This is a voluntary working relationship with the City of Cape Town and the Cape Bird Club since 1974.
We were back at the Old Boyes Drive site this month after 3 1/2 years working in the reeds. The air temperature was warm and overcast with high cloud and little wind as can be seen by the standup boarders on the vlei looking for a breeze. After a quick reece it was found that we have done a good job of clearing this site. There was a followup clearing during the year by a team of EWP workers. See the photo of a circular patch of grass with a dead gum tree stump, nothing grew under the tree canopy which was about 8 metres in diameter, Bert chopped it down in October 2016. The grass is now waist high. There are a few saplings growing along the high ridge above the traffic dept buildings. We would need safety ropes to work in this area. The general condition of the plants throughout the site is excellent after the good rains we had this past winter. In the distance the Muizenberg Landfill site grows taller by the year. Also the dredged sand is being removed from the vlei edge as it has dried now, see the photo.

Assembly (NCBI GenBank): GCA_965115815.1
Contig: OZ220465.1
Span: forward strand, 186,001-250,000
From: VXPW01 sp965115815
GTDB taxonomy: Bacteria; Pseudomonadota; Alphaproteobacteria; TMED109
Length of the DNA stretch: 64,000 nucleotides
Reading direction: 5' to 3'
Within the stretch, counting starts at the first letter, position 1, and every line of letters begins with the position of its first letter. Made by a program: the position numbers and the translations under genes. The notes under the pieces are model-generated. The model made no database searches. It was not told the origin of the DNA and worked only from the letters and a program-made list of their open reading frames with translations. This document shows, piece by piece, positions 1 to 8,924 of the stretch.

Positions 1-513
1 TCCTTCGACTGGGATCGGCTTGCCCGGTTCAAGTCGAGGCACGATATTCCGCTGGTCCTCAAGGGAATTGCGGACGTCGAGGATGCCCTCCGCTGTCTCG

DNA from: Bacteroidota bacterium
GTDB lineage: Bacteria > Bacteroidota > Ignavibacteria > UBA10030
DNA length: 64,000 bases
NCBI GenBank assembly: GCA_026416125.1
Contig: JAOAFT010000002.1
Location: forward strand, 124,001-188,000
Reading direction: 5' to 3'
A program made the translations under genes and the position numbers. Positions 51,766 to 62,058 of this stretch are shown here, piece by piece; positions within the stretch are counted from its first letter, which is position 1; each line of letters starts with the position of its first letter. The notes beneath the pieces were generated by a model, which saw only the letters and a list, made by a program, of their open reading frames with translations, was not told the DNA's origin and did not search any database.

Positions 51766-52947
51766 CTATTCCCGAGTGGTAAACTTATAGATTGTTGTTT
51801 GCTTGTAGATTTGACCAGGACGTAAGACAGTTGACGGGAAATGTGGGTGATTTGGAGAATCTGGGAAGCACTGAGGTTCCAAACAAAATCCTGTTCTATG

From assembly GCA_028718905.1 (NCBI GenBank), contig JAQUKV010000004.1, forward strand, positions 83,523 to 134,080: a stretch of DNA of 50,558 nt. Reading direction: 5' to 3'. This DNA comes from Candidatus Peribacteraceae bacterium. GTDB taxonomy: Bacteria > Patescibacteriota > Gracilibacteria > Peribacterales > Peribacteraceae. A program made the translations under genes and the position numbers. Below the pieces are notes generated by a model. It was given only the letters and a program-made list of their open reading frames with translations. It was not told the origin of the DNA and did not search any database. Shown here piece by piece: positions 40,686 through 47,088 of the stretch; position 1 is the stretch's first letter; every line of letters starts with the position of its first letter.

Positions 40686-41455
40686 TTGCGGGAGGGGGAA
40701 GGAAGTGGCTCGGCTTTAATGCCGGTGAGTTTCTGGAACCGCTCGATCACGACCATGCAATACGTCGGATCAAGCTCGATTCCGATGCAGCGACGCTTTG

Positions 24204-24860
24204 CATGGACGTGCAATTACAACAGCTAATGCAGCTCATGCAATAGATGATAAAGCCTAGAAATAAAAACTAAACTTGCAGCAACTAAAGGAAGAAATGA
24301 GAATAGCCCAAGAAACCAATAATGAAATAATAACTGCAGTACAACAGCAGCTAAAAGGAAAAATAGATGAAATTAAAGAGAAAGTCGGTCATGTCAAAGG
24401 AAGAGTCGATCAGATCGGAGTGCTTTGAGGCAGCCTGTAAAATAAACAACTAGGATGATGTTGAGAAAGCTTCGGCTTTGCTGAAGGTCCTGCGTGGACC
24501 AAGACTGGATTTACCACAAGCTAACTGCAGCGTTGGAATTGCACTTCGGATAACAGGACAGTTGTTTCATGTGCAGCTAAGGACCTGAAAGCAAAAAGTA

There were some lovely flower species still blooming.
One lucky find was “our friend the Parrot beaked Tortoise”. From previous times working here we found a small female tortoise in March 2010 and then again in September 2012 and then a baby tortoise in November 2016, indicating there must be a male specie about too. I am not sure if this one is a male or female, it is certainly larger than the female we originally found and could be her again. She / he was on a mission in the water canal moving along with purpose and not worried about me taking photos. The other “wild life” seen was a wasp which had found a caterpillar and placed it near the entrance of a hole in the ground. It will be dragged in and an egg or eggs laid on on it for the young wasp/s to feed on when they hatch. I wonder if “the insect police will be called by the social butterflies in to investigate” as “we all have rights you know”. There were a few very small butterflies about.
Bert went down the northern slope of the lower section to see the area where he cut down large trees before. He found a massive cactus plant with flowers galore. It looks like a Xmas tree with decorations. Barry and I worked on 2 clumps of the dreaded lantana (because of the thorns). How people get conned into paying money for this “garden plant” is amazing. Birds eat the berries and drop them where ever they fly. It is a climbing invasive which smothers the canopies of whatever it climbs on.
The birdlist is not great, total 9 species seen as this is a transition zone with birds moving across the area from the mountain down to the vlei or along the elevated mountain ridge.
Next month we decided we are going to a new area, never worked by our team. “Watch this space” as the saying goes.
See this link for the past reports of what we have done.
photographs by Gavin Lawson and Bert Bron.